Fact and fiction of e-health changes

POLITICIANS have voted to introduce a shared e-health record system, but they have got a very different beast in the Gillard government's personally controlled e-health record, says Australian Medical Association president Steve Hambleton.
"Listening to the debate in parliament last week, I noticed that many of them don't understand the PCEHR," Dr Hambleton said.
"What they were talking about is a shared health record. This is not a shared health record, it's a personally controlled e-health record that contains a point-in-time health summary which is curated by a nominated health provider.
Central Government, Government Procurement, Healthcare IT

Australia passes new e-Health law

Australia’s widely-debated personally-controlled e-Health record (PCEHR) system has passed both Houses of Parliament – with e-Health services to become available from 1st July 2012.
This PCEHR legislation clears the way to roll out Australia’s e-Health programme. This programme, and related laws, will operate concurrently with Commonwealth, state and territory privacy laws.
Initially, consumers can register for the e-Health system using a dedicated 1800 number. An on-line registration website is being finalised by the Australian Department of Health and Ageing, enabling citizens to register on-line through a dedicated portal.

How not to set up e-health

IN the nation's capital you can check an X-ray result on your iPad.
Across the country thousands of patients already have a personally controlled shared e-health record and last year 100,000 doctor's appointments were made using a new online booking system for medicos.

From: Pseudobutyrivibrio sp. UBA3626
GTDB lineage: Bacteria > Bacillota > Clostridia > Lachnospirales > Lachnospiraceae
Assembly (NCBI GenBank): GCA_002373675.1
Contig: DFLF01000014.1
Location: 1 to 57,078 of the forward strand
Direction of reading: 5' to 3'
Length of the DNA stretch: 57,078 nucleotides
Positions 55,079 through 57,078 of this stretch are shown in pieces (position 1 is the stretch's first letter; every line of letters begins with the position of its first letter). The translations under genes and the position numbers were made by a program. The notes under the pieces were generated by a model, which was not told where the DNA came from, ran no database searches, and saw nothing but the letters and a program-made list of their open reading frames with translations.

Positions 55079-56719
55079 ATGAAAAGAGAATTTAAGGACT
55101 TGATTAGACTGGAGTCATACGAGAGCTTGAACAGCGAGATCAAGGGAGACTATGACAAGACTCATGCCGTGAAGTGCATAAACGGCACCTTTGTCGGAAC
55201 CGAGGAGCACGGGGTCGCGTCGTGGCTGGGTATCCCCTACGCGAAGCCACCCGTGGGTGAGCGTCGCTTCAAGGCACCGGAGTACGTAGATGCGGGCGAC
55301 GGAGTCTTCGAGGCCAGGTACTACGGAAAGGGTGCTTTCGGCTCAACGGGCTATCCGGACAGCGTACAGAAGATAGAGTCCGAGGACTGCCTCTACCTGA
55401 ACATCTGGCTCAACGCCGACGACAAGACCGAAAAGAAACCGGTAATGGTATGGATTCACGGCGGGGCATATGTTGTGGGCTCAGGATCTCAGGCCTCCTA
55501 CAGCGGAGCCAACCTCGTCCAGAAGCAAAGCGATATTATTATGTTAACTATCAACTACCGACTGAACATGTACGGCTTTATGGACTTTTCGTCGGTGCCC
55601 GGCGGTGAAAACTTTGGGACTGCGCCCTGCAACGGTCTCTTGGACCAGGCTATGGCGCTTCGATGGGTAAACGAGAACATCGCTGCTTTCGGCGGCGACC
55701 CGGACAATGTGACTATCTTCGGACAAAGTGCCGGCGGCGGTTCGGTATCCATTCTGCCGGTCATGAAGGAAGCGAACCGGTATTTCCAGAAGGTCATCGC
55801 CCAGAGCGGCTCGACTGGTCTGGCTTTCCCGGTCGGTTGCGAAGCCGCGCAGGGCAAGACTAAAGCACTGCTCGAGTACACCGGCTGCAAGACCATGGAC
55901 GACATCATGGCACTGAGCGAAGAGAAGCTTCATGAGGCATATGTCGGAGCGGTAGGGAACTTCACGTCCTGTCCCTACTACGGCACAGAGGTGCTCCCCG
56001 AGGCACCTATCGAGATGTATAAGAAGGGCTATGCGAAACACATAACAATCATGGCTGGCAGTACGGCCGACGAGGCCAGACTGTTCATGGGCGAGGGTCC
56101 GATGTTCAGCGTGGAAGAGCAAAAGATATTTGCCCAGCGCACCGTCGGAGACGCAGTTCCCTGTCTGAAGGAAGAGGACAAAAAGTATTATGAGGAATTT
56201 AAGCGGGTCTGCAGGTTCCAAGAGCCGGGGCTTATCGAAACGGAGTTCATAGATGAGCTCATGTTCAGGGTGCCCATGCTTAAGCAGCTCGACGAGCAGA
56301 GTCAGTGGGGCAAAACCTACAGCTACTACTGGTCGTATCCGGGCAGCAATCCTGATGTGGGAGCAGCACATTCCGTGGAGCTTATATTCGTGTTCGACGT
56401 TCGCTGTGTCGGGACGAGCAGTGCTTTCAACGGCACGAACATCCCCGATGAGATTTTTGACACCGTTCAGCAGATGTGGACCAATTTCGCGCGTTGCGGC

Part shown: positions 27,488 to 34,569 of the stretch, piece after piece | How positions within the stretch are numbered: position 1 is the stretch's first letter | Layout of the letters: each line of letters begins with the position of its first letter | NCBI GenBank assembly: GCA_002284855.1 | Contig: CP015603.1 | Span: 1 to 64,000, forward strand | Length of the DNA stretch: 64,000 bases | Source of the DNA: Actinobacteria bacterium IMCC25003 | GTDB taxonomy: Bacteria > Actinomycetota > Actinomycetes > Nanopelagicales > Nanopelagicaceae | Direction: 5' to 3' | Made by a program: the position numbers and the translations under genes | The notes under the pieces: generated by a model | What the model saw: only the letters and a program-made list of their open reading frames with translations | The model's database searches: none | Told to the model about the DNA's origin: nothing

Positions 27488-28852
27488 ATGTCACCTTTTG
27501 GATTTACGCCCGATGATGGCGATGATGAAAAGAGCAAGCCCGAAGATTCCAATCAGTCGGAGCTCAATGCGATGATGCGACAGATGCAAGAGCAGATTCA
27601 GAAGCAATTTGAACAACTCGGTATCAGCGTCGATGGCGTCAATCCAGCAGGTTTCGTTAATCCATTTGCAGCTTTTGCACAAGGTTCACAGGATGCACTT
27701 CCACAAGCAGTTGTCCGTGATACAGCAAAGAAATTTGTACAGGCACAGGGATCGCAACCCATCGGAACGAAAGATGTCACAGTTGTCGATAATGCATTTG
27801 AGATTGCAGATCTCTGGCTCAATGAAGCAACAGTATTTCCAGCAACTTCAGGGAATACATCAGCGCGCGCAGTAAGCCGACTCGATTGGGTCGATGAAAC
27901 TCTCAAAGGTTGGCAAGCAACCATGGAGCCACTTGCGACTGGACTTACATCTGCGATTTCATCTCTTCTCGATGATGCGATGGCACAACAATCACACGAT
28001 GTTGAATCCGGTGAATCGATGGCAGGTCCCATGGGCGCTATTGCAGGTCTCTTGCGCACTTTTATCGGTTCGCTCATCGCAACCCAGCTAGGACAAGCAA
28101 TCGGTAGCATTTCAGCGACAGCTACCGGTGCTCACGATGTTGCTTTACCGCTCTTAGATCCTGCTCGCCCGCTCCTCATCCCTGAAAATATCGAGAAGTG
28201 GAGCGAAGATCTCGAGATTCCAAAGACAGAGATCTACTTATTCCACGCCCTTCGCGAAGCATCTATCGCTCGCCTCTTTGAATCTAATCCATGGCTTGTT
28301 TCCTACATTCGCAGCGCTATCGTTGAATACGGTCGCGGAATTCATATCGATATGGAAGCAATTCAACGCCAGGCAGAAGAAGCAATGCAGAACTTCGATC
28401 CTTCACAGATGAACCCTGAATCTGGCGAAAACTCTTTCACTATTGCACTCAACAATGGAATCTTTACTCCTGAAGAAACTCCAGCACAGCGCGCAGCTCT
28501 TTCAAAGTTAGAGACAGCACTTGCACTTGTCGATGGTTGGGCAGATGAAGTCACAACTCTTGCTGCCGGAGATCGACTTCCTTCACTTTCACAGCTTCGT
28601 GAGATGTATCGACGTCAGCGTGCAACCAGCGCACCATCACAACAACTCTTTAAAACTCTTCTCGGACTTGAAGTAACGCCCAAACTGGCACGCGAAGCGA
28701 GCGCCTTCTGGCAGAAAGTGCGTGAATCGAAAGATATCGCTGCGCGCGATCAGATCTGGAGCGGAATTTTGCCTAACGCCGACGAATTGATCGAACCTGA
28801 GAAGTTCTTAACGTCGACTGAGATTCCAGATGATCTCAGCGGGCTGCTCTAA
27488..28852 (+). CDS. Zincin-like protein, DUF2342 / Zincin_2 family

E-health is happening in the private sector but when the federal government's $1 billion Personally Controlled e-Health Record (PCEHR) system is launched tomorrow, it will be an empty vessel. No doctor will be able to use it and no X-rays or pathology results will be attached to it.
Patients will be able to register for an e-health record and type in their emergency contact details, the location of advanced care directives, allergies, and medication, and set up a health diary.

Accenture bags e-health contract

  • by: Karen Dearne
  • From: Australian IT
  • June 29, 2012 5:54PM
ACCENTURE has won a $47 million contract to operate the national infrastructure for the $1 billion personally controlled e-health record over the next two years, following its expected soft launch on Sunday.
The infrastructure has been built by an Accenture-led consortium at a cost of $90m and is currently being put through its paces ahead of go-live, although its real launch is not expected before August.

PCEHR stumbles on GP support

The forthcoming July 1 kick off for the PCEHR will be the ‘softest launch in history’ unless the federal government radically changes its approach to the GP community, said AMA president Steve Hambleton.
Speaking with eHealthspace.org, Dr Hambleton said a meeting between GP group leaders and the federal minister for health, Tanya Plibersek earlier this week resulted in the GP groups declaring they were unable to support the PCEHR in its current form.

Sceptics warn of risks and inadequacies in shared e-health records system

FROM Monday, the first results of a $1 billion, two-year experiment to reinvent a shared electronic health record for Australians will start to play out.
Makeshift arrangements for online registration may be in place but it's doubtful consumers will be able to do anything other than jot a few personal notes in an online diary not visible to doctors.
That won't matter initially, as this week leading doctors' groups told Health Minister Tanya Plibersek that they shared the vision but "could not support the Personally Controlled e-Health Record implementation in its current form".

NSW unveils $1.5 billion ehealth strategy

New South Wales Health Minister Jillian Skinner has announced her department will spend more than $1.5 billion on information technology over the coming decade and will establish a new body, eHealth NSW, charged with oversight of the key ICT investments.